Nikon 60mm f/2.8G AF-S ED Micro - £395/$550
While the Nikon 40mm can only be used on DX bodies, its 60mm brother is equally suitable for full-frame cameras. Indeed, it has exactly the same focal length on an FX body as the 'effective' focal length of the 40mm on a DX body.
Further similarities include ring-type ultrasonic autofocus and a rubber weather seal on the mounting plate, as featured in all the Nikons in the group. However, only this lens and the 40mm lack Vibration Reduction (VR).
Unlike the Nikon 40mm, this lens has internal focusing, so maintains its modest length right through to its closest focus distance of 18.5cm. Even so, the front of the lens comes a bit too close for comfort to the subject, at a distance of just 4.5cm.
Autofocus is faster on this lens than with the Nikon 40mm, which is perhaps why Nikon has omitted a focus limit switch. Manual focusing is slightly jerky, and lacks the precision of some of the other lenses on test. Sharpness is also disappointing compared with the other lenses, especially at apertures around f/16, which are often favoured for macro shooting.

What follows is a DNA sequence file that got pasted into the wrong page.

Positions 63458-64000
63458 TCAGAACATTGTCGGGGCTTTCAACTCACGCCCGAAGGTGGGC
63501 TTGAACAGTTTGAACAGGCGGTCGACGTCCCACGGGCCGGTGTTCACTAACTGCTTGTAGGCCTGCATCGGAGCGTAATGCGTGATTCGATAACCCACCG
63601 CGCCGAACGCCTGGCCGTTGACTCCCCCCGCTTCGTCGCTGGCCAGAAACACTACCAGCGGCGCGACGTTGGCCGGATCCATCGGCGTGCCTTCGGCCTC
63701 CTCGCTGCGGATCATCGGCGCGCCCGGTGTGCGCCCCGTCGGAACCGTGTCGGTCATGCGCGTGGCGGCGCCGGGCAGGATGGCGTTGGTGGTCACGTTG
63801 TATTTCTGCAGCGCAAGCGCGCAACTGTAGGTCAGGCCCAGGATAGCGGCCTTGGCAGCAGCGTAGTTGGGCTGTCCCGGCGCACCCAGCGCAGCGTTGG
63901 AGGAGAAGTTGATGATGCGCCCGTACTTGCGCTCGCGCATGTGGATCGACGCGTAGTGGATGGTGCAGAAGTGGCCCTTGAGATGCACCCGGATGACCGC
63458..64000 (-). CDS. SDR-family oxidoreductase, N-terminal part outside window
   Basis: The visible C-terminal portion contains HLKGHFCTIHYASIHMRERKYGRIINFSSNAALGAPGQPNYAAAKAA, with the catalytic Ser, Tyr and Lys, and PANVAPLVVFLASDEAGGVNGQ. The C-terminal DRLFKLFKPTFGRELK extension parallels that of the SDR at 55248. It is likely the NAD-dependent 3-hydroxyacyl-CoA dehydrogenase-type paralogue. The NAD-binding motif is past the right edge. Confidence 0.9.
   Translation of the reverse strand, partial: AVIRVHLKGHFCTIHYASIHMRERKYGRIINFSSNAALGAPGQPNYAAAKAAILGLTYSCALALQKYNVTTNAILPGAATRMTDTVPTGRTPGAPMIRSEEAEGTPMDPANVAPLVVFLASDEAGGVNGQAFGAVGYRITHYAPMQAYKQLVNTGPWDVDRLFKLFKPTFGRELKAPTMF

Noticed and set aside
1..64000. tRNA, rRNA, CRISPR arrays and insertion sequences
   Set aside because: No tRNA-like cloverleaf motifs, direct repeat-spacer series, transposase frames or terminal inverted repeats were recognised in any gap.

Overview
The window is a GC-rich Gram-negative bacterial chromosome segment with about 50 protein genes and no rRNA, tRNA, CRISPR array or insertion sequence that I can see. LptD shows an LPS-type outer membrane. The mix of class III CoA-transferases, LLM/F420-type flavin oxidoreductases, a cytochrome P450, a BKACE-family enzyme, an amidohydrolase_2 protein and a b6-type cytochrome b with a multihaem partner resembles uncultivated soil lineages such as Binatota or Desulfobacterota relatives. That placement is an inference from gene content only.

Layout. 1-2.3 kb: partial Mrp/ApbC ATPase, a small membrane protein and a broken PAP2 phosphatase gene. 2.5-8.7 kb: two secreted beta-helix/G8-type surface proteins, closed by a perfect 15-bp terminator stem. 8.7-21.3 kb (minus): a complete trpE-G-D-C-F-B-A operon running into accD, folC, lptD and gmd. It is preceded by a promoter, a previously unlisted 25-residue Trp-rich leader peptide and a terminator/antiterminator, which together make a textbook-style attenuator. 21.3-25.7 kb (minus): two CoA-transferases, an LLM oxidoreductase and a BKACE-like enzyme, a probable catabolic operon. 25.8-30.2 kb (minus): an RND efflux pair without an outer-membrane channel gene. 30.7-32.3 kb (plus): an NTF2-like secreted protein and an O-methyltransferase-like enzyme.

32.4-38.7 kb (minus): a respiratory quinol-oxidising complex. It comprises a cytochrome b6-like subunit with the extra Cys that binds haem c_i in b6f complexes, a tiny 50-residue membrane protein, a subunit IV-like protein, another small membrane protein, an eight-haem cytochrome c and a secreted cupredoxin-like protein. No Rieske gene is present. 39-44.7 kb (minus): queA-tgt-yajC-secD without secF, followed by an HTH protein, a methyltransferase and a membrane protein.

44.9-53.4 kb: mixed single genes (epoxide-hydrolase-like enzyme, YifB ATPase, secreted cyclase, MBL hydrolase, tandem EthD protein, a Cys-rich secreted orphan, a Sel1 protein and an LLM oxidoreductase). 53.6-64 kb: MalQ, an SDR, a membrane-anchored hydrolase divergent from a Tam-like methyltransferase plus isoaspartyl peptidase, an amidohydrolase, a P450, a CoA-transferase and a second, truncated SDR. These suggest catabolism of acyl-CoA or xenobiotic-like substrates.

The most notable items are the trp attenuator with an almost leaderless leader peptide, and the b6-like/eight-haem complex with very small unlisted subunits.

It's quite disappointing at small apertures around f/16, which is a real drawback for macro shooting.
Sharpness at f/2.8: 2049
Sharpness at f/8: 2271
Sharpness at f/16: 1703
Chromatic aberration is basically a non-issue, even when there are very high-contrast edges in a scene.
Fringing at f/2.8: 0.17
Fringing at f/8: 0.14
Fringing at f/16: 0.18
There's practically no distortion at all, with the Nikon 60mm achieving the best test score in the group.
Image quality verdict
Excellent in terms of colour fringing and distortion, the Achilles' heel is its sharpness at small apertures, which is vital for macro shooting.